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AF447

Old 22nd Jun 2009, 18:54
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Pitot Envy

Thanks for the correction, ALCS; I thought Rosemount had been bought by Thales, and not Goodrich. I just visited the Goodrich site, and see you are correct. I'm sure I had read somewhere in this thread that Thales had acquired Rosemount. Not so.

Whose probe business did Thales acquire?

I'll delete my post of Today: 08:40

GB
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Old 22nd Jun 2009, 19:03
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Language Issues

Gosh a few dumb language comments:

"instruction judge" = "investigating magistrate": in France, the police collect evidence and a judge supervises the investigation, with a final say on how everything gets pieced together. This also makes life easier on the prosecutor.

The "judicial enquiry" is therefore the police investigation.

I haven't time now to pick through the rest of this translation.

However, I will note that French techies across a range of fields will coopt English acronyms and terms because that way everybody is sure of what you're talking about.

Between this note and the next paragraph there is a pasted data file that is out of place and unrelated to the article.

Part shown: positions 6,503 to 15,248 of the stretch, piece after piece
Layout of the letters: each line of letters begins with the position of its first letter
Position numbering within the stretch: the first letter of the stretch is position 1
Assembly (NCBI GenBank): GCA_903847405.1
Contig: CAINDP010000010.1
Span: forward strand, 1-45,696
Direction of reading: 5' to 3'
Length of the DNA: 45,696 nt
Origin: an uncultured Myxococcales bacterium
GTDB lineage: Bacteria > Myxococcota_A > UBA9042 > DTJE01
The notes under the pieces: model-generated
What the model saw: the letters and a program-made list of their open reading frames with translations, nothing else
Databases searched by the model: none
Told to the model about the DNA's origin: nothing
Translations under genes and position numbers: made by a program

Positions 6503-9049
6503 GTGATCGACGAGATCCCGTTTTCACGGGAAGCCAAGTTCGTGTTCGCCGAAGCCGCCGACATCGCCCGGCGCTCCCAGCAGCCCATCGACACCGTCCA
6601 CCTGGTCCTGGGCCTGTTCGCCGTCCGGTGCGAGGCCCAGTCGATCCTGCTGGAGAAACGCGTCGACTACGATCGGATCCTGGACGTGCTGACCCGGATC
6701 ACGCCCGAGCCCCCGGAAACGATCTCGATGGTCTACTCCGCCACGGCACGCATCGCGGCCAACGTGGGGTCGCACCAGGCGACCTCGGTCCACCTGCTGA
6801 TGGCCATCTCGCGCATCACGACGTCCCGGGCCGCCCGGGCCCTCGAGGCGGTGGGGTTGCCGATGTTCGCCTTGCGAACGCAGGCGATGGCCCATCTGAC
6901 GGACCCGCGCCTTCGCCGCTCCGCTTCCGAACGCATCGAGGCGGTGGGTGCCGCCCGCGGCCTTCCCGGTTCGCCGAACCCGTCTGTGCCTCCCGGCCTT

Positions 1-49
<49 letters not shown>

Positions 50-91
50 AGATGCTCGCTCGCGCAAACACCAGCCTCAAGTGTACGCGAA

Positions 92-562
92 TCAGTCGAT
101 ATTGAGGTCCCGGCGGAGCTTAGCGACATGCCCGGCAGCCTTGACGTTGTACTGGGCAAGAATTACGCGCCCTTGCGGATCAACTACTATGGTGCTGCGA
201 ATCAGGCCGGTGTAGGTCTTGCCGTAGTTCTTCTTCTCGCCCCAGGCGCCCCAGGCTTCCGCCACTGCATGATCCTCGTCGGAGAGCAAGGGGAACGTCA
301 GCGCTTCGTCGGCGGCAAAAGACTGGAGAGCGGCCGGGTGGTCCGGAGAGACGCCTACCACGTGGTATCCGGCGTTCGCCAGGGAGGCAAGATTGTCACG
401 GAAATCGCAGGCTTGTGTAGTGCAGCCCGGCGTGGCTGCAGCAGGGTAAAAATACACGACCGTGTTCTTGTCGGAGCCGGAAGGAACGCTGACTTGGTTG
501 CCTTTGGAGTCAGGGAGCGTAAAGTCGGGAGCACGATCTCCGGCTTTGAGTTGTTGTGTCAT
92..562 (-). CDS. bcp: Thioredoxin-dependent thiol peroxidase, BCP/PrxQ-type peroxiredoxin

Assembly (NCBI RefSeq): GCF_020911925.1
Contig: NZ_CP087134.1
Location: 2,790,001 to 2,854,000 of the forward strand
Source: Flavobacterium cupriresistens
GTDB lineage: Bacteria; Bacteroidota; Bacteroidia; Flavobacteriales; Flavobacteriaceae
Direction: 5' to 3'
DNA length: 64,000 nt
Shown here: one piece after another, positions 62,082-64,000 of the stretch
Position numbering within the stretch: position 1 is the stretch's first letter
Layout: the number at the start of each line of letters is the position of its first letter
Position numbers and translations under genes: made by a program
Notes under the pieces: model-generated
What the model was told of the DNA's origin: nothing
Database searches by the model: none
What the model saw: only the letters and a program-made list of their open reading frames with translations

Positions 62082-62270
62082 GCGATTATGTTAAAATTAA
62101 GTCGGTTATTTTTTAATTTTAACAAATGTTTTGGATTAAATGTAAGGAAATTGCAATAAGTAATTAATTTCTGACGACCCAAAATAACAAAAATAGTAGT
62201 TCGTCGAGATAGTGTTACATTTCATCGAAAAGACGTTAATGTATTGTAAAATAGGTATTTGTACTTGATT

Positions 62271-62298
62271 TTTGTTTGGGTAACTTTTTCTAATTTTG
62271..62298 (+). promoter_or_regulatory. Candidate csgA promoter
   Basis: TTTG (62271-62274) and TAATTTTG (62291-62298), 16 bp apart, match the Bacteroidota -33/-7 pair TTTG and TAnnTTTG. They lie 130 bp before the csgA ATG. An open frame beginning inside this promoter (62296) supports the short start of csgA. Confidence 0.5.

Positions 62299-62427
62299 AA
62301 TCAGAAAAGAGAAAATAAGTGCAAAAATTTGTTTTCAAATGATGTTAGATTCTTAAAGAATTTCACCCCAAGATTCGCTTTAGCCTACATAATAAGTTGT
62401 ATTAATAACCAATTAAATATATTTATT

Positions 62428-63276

French equivalents tend to be unwieldy and confuse newbies. Translations of operating & maintenance manuals tend to be unsatisfactory (not the case at Airbus, I understand!) so that when something breaks down, the techies go to the English original to figure out how to cope. Moreover, by the time somebody fixes up the translation, the manufacturer has come out with revisions, upgrades and updates and the whole process starts all over again.

My bottomline is that the use of English acronyms, in itself, does not indicate the document was drafted with the intention of being leaked out.

Nitey nite from Zhengzhou (CGO)
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Old 22nd Jun 2009, 19:08